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THE NEW-CHRISTIAN DILEMMA IN TWO PLAYS BY LOPE DE VEGA DAVID M. GITLITZ University of Nebraska Americo Castro advanced the thesis that the comedia, and in particular the comedia of Lope de Vega, was the «portavoz de los problemas de la casta triunfante,» so that it portrayed almost exclusively the world of the old-Christian majority.' Although Jewish characters were occasionally shown in sympathetic light, particularly in plays set in pre-Christian times/ as a rule Jews were negatively stereotyped. And as far as conversos were concerned, it is abundantly clear that in the comedia conflicts between new and old-Christians were almost always focused from the point of view of the latter. For example, in the género chico, especially in the entremeses of Quiñones, newChristian characters were comically vilified by labeling them with traditional anti-Semitic social and physical traits/ And in various plays of Lope, most conspicuously in Fuenteovejuna and Peribáñez (although also in San Nicolás Tolentino, and others), one can observe in moments of tension between villanos and nobles an underlying state of conflict which is exacerbated by the nobles' lack of purity of lineage/ But critics seem to agree that it was impossible to bring to the stage the emotional traumas of Spanish new-Christians who were persecuted by the old-Christian majority. Castro affirmed categorically that «este drama sordo y oprimente no fue llevado a la escena, no era posible ... No era pensable . . . sacar a escena un personaje para que, retorcido de dolor, se lamentara de ser privado de un beneficio eclesiástico, de un cargo de gobierno o del respeto de sus convecinos 63 64Bulletin ofthe Comediantes porque su abuelo o bisabuelo habían sido judíos o moros.»5 Albert Sicroff, in his definitive study of the purity of blood laws, agrees totally with Castro's thesis: «En ce qui concerne le théâtre, il est fort int éressant de remarquer qu'aucun dramaturge n'a jamais écrit une pièce sur le thème de la limpieza de sangre en dépit du fait que la vie quotidienne lui aurait fourni une ample provision de matériaux à ce propos. Evidemment l'abstention des dramaturges peut s'expliquer par la brûlante actualité de ce thème.» This, he goes on, is why we do not find converso protagonists in the comedia: «Il aurait été difficile, et même dangereux, pour un auteur de créer le lien de sympathie nécessaire entre le spectateur et un héros victime du sentiment anticonverso .»"More recently José Antonio Maravall, 7 José Maria Diez Borque* and Joseph H. Silverman have all concurred in the conclusion that, as Silverman states, «the tragic existence of the converso was not dramatizable.»' I do not wholly agree. My purpose in this essay is to demonstrate how Lope de Vega, in at least two plays, El galán de Ia Membrillo and La pobreza estimada, created new-Christian characters who, even though they cannot be considered the heroes of the plays, nevertheless engage our sympathy in a way which invites us, at least in certain moments, to share the anguish of their circumstances. Even though, as Maravall convincingly argues, the vast bulk of Lope's theater advances the interests and formulizes the concerns of the old-Christian majority, in these two plays Lope at least articulates the concern of the new-Christian minority. As we shall see, in these two plays Lope appears to identify so closely with the concerns and feelings of his characters, that the anguish which moves them to act moves us to empathize with them. Lope was almost certainly an anti-Semite -there is too much evidence to argue to the contrary -, but, as Maria Rosa Lida argued, «antes que, todo es dramaturgo. Sus criaturas no son portavoces suyos, hablan y viven por sí.»'" Lope probably chose a converso to be Felix's love rival in El galán de la Membrillo because as a new-Christian suitor Ramiro represents a double threat: to Leonor's future bliss with Félix and to her father Tello's family honor. The threat is never realized, of course, but from the opening moments...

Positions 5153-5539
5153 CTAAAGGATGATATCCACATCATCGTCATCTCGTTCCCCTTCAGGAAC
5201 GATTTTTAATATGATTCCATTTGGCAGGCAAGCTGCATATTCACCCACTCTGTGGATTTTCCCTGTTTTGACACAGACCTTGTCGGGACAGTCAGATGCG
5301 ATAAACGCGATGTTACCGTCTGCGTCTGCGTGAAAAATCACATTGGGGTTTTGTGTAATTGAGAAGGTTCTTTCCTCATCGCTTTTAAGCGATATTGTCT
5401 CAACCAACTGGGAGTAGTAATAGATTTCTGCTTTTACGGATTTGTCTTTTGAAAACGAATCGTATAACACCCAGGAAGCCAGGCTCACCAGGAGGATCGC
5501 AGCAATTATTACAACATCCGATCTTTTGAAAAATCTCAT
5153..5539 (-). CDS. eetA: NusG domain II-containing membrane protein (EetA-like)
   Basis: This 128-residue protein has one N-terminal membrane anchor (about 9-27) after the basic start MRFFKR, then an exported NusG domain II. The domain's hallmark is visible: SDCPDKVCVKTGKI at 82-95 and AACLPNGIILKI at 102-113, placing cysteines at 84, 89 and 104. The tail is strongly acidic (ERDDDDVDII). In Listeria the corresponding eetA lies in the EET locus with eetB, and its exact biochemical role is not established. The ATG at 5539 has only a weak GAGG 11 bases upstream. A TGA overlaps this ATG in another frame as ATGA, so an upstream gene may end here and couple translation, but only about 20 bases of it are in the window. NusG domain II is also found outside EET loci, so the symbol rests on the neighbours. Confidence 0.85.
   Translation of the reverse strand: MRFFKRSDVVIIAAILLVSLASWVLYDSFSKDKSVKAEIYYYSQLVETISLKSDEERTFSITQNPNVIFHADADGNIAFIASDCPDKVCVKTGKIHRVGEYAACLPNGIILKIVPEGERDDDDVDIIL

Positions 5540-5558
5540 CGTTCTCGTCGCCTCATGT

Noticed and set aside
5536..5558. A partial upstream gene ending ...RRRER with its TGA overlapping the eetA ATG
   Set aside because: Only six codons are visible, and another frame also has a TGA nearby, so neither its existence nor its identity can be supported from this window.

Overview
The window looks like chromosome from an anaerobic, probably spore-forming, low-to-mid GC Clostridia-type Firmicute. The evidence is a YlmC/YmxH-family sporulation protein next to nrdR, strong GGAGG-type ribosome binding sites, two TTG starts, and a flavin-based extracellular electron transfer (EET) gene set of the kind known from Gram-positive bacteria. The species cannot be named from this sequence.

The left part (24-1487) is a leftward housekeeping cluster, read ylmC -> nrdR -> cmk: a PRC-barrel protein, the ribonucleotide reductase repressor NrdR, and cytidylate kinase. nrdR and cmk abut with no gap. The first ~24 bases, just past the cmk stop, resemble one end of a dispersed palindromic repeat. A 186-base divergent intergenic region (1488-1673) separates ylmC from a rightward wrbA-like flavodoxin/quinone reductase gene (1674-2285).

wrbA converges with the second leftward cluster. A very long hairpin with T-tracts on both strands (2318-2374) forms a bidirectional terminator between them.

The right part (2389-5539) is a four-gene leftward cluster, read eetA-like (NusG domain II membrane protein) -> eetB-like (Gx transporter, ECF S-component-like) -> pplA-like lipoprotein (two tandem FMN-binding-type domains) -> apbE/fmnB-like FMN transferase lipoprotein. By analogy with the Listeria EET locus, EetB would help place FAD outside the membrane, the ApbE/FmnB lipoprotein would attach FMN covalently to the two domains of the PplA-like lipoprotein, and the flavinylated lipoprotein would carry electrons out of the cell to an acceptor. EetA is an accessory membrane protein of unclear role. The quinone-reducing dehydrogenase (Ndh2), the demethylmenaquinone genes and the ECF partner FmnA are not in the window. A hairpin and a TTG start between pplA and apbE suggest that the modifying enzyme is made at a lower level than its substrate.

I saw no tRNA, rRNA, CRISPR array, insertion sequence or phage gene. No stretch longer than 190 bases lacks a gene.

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pp. 63-81
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